Showcase Time….of course after ICE2015

27 02 2015

Lizzy design

I love teaching painting, specially to young eager artists who want to know what can paint do.  I love mixing of colors, exploring color theory, pushing the value scales, and creating textures.

One of my favorite paint to teach the basics is tempera paint.  It dries quickly, has a matt finish, can be handled like watercolor and gouche.  Tempera can be transparent and opaque.  Brushstrokes are an asset to this paint if you can control how you apply the strokes.  All of this gets me excited to teach my students all the possibilites to manipulate the paint.  Many of the techniques I share with my students can be carried over to watercolor paintings, acrylics paints, and watersoluable oil paints, so I do get a bang out of the lesson.

We start with a 3″x3″ square but any size will work for the lesson.  The students are asked to add lines of varying styles onto the square.  Line qualities like straight, wavy, curvy, etc.  Once the student has a minimum of three different lines with a max of five lines on the square the student then takes sketch paper to develop the design further.  Screen Shot 2015-02-26 at 8.12.16 PM

We took our 3″x3″ and multiplied it to create a 6″x6″ square.  The square is labled on one side with a A in a corner to help with the rotation of the square to create a module.  The lines from the squares connect to create a continuation of the line to form shapes.  You can flip the square in different configurations to get different results. Take the square and flip it over on a light table or window and trace the lines.  Place a B on the opposite corner from the placement of the A on the front of the card.  Now you can begin to transfer the image to a sketch and work out all the possibilites.

 

 

I required my students to do several variations until they were happy.  My students knew going into the lesson, that we were focusing on three color harmonies, so to plan on having spaces to add three color harmonies with tints and shades.

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Students selected from Triadic, Split Complementary, and Analogous color schemes.  We created small value scales to try the paint colors out first.  I encouraged students to use water to thin out the tempera paint for transparency and less water for opaque paint.  I also requested they play with the brushstrokes to let the strokes become apart of the whole design almost like a fine silk tapestry of soft velvet with subtle variances.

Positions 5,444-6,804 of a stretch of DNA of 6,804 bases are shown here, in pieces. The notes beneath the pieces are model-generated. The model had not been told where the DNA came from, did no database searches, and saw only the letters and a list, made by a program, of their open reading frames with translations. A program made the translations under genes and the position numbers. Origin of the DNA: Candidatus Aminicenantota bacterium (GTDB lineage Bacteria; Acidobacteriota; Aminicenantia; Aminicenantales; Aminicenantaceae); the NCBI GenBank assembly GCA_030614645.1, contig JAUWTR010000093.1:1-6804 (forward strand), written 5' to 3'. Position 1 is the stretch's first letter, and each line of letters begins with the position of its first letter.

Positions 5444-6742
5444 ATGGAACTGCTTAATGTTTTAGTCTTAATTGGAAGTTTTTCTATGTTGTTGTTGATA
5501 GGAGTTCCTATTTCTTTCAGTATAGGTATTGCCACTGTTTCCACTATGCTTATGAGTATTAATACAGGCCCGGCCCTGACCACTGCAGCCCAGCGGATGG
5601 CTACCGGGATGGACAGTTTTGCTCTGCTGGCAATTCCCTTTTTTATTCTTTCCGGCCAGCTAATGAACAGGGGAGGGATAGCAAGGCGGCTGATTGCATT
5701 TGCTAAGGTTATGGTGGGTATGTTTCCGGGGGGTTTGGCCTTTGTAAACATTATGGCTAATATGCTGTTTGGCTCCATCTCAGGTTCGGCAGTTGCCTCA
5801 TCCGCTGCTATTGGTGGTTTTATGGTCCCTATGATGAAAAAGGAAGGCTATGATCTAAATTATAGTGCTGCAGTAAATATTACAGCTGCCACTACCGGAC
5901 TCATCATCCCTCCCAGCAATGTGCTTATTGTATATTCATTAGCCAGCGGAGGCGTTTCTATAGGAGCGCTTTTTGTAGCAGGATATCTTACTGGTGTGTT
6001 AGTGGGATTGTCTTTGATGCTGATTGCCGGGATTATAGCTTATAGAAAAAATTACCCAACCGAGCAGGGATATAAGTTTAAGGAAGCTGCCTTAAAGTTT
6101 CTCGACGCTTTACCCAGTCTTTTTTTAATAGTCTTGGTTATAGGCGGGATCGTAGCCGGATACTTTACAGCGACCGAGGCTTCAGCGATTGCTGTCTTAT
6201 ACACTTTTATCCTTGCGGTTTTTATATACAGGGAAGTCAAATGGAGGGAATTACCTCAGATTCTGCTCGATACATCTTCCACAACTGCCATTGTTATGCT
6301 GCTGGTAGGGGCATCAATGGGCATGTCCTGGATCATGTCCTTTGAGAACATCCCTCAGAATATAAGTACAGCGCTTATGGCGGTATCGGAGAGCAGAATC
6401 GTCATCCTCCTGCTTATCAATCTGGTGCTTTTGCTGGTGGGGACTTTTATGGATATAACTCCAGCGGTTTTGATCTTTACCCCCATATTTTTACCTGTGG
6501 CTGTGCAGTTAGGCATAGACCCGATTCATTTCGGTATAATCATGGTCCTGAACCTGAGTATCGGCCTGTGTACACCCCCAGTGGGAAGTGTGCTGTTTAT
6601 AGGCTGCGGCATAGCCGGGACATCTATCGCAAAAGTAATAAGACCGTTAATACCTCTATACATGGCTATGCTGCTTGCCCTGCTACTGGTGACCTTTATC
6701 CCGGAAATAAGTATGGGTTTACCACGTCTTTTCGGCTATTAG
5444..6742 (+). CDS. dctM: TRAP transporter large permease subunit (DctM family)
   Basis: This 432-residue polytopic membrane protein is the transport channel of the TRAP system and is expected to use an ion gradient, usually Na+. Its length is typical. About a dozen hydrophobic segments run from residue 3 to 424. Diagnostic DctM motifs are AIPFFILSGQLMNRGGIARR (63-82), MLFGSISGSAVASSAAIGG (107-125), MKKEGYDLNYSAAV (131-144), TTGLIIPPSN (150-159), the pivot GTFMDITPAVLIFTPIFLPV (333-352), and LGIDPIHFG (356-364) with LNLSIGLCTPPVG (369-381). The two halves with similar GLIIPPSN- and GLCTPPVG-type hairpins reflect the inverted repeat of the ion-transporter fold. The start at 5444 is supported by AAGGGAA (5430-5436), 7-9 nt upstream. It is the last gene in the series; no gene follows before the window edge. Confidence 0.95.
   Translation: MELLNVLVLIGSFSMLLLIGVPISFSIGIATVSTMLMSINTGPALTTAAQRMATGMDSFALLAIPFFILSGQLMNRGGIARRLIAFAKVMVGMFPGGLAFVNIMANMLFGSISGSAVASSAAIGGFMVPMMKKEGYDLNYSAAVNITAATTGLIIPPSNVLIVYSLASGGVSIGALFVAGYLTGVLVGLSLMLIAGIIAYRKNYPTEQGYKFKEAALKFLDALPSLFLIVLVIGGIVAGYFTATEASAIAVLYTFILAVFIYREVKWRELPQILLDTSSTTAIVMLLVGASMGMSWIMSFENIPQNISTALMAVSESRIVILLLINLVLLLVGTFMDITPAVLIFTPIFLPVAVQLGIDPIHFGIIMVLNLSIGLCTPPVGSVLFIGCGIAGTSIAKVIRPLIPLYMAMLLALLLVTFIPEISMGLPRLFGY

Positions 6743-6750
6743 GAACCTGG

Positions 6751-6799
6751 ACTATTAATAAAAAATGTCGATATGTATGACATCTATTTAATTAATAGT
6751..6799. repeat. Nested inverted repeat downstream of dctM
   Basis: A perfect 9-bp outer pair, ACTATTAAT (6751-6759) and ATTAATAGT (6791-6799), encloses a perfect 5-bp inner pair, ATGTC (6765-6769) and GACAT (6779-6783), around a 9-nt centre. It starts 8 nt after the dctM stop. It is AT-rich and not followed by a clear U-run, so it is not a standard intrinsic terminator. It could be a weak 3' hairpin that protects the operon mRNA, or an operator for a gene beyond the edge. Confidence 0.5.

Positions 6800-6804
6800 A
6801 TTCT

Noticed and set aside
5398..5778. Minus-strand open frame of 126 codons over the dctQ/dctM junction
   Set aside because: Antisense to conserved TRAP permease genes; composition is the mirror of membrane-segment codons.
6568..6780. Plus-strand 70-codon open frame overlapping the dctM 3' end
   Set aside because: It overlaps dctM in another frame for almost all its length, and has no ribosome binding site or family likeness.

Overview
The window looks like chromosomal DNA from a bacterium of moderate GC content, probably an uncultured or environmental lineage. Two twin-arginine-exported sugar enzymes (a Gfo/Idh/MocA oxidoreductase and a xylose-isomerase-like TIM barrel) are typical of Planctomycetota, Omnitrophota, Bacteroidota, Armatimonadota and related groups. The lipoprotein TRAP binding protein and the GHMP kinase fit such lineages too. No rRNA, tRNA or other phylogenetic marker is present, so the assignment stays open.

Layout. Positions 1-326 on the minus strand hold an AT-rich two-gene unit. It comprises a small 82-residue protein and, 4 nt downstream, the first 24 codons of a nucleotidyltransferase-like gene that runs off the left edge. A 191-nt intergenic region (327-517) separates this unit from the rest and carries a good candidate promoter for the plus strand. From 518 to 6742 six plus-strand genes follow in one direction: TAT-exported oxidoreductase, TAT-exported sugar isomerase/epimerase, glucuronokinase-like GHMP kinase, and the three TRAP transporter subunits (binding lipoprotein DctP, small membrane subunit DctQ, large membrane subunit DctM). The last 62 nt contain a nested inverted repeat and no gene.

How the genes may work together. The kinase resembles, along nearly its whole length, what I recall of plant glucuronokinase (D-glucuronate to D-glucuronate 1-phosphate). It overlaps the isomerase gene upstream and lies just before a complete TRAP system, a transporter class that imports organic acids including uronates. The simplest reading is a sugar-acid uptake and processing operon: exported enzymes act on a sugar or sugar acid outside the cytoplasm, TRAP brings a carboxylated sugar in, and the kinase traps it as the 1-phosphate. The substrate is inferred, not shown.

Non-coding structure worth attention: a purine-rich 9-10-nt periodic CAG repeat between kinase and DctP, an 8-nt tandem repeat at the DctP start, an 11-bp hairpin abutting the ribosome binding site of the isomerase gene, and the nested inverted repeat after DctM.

I am super pleased with the designs and handling of tempera paint.  Check out some of our designs.

Artsonia Link for more completed pieces- http://www.artsonia.com/museum/gallery.asp?exhibit=916734

 

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Next time I will share our new watercolor animals were we applied some of what we learned with this lesson to create great animal portraits.

 

 

 





Ice Day Two- got some time to blog

17 02 2015
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Leading Lines- Zhang- Student Photo

This will be a first, two days in a row blogging.  I am watching the ice melt and my doxie chase the squirrel out of our bird feeder. I am also thinking about art lessons and how to wrap up a few loose ends.

Recently a PLN member created a list to highlight art teachers who are sharing lessons, advice, and general assistance to our greater population of art teachers.  It was a list of art teachers I have become familiar with in person and online.  I have always viewed them as involved and passionate teachers who care about the field of art education.  I am honored to be selected to be on the list too.

http://cobbk12art.weebly.com/rock-star-pln-to-learn-from.html

-Chris Parker @Kreyus

I was also surprised because I live in Little Rock, Arkansas and work at a small independent school.  I have been at this school since 2007, I have written the curriculum and basically do my own thing.  I am lucky to be able to implement what I feel my students need to be interested and educated.  Since I am the only 9-12-art teacher, I have to rely on research and tapping into other art teachers/artists to be inspired.  I tell you it isn’t easy to not be a part of a core of art teachers.  I know at times some of you who have other art teachers will butt heads but at least you have someone who gets it.

ART Feb 9 381 JMoore

Leading Lines -Moore- Student Photo

I am encouraged that all the work I do to post my work on Artsonia, Twitter, Art 2.0, and Art Teacher themed Facebook pages are connecting with other art teachers.  I originally started this blog at a Professional Development session at SCAD for art teachers.  I didn’t think I would use it very much but it was a good outlet to post some of my ideas and thoughts.  It was never to be used as a classroom blog but for other art teachers.  Thanks to a friend at the NAEA convention I was encouraged to start a Twitter link.  (@Magrace426 ) I am so thankful for getting that push.  Twitter has been a great way to connect and gain a PLN suited for my interests.  My PLN reaches all over the country with art teachers from all grade levels, public and private schools, and have many different teaching styles, but I learn so much from all of them. It has been great to get that invite to participate in Twitter chats because people want to hear about what I am doing with my students.

So if you are still on the fence about getting on Twitter consider this your tap.  Join us on #artsed and #TABchat join us even if you are not interested in TAB.  You can just follow along and you might just get inspired.  I do know many of my PLN people are great at blogging and sending out information from the Art Conventions.  So if you cannot attend NOLA NAEA 2015 get a Twitter so you can see and read what is happening.